Millions have pilgrims have already arrived in the holy city of Haridwar to herald the Maha Kumbh on the banks of Ganges.
With over six million pilgrims expected to arrive and participate in the important ritual bath or the holy dip in the river Ganges, the authorities have delivered an important message of environmental protection.
On Tuesday, Jan 12 the government of Uttarakhand published full-page advertisements in national news papers listing a code of conduct for pilgrims.
The code included rules such as 'do not to use detergents or soaps when bathing in the river', and 'do not to bring polythene and plastic'.
India's holy river is one of the most polluted river in the world.
With an estimated 2.5 million men taking a ritual bath in the river on the first day alone, the country can only hope that the pilgrims take up the personal responsibility of saving the sacred river.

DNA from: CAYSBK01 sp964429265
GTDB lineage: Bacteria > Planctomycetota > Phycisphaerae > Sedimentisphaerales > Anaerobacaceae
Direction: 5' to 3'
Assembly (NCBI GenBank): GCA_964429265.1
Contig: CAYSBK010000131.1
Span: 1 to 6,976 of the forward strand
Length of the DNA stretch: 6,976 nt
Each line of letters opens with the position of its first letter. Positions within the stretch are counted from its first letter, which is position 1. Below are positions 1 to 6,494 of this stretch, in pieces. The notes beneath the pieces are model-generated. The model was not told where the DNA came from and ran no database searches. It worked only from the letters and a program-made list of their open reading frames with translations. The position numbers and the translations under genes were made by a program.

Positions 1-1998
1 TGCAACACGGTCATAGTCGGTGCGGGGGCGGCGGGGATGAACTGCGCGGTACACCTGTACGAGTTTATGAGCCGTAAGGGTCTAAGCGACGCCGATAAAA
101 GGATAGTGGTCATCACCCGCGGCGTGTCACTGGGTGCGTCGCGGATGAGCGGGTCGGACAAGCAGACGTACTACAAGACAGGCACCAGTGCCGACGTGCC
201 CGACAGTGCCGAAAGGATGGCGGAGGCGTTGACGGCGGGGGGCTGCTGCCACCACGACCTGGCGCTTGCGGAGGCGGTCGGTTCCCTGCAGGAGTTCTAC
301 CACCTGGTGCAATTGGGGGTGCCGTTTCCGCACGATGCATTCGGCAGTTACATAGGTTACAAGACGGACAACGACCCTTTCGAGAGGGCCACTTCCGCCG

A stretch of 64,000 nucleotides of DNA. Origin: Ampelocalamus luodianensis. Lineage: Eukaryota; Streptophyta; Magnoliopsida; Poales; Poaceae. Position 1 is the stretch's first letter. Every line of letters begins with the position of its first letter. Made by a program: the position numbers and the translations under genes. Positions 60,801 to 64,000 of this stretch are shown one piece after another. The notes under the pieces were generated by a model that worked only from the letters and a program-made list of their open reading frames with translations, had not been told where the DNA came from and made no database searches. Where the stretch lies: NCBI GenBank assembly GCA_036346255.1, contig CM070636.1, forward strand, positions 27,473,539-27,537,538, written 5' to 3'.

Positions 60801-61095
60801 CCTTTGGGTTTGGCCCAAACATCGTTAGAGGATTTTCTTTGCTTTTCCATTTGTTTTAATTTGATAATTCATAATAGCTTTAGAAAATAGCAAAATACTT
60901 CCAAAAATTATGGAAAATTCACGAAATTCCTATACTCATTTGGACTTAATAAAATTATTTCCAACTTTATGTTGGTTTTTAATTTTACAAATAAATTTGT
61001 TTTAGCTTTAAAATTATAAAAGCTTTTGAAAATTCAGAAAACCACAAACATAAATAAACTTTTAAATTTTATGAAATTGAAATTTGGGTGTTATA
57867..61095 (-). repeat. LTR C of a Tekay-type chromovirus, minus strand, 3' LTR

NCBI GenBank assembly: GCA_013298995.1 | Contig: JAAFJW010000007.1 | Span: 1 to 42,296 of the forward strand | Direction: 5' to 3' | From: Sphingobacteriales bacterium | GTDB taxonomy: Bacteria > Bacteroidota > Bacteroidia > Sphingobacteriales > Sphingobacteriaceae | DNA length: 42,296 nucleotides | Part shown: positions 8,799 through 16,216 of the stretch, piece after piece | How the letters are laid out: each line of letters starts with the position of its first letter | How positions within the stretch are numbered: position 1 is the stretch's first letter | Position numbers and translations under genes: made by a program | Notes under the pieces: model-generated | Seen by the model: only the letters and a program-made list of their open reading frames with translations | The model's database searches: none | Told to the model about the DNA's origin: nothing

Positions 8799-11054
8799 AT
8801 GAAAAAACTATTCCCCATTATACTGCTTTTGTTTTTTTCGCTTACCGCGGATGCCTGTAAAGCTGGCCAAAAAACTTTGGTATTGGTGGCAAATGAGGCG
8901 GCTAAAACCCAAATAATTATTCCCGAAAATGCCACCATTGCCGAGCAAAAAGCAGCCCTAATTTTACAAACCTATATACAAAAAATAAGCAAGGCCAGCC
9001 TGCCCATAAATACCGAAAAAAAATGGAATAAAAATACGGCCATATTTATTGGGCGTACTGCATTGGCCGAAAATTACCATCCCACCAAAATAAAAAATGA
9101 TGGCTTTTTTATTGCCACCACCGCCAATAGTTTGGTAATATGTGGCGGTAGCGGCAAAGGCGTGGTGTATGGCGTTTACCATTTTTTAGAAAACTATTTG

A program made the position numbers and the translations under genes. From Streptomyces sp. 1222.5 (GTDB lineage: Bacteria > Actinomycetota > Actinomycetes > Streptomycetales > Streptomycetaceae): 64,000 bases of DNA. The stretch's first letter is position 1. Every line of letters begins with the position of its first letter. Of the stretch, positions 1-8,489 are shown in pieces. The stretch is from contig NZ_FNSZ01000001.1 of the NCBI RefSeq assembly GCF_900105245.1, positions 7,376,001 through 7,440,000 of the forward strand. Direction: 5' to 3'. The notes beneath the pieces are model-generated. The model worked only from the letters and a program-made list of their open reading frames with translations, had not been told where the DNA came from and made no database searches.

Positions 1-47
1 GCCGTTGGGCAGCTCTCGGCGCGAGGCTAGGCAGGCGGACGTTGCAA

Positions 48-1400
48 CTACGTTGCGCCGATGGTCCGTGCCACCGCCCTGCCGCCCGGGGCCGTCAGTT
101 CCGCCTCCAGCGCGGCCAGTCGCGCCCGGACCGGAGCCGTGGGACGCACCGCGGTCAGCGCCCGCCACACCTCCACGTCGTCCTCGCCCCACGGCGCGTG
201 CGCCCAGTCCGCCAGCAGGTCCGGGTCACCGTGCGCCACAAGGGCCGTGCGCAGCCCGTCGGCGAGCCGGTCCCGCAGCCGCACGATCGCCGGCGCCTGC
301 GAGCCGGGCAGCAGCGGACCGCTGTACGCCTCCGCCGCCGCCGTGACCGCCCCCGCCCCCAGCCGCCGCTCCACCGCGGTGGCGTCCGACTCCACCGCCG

What is Kumbh Mela?
Kumbh mela is a Hindu pilgrimage which takes place every 12 years. The mela commemorates the epic battle between the gods and demons over the Kumbh (urn) of immortality.
The fight took place over 12 days and 12 nights which is considered equivalent to 12 human years.
Besides the millions of Hindu pilgrims looking for a spiritual journey, foreign tourists are drawn to the vibrancy of the festival.
The sadhus, who have sacrificed all worldly pleasures as mortal trappings and spend their lives in remote regions of the mountains, attend the mela.
The ash-covered and often naked Naga sadhus have become the image of the mela across the world.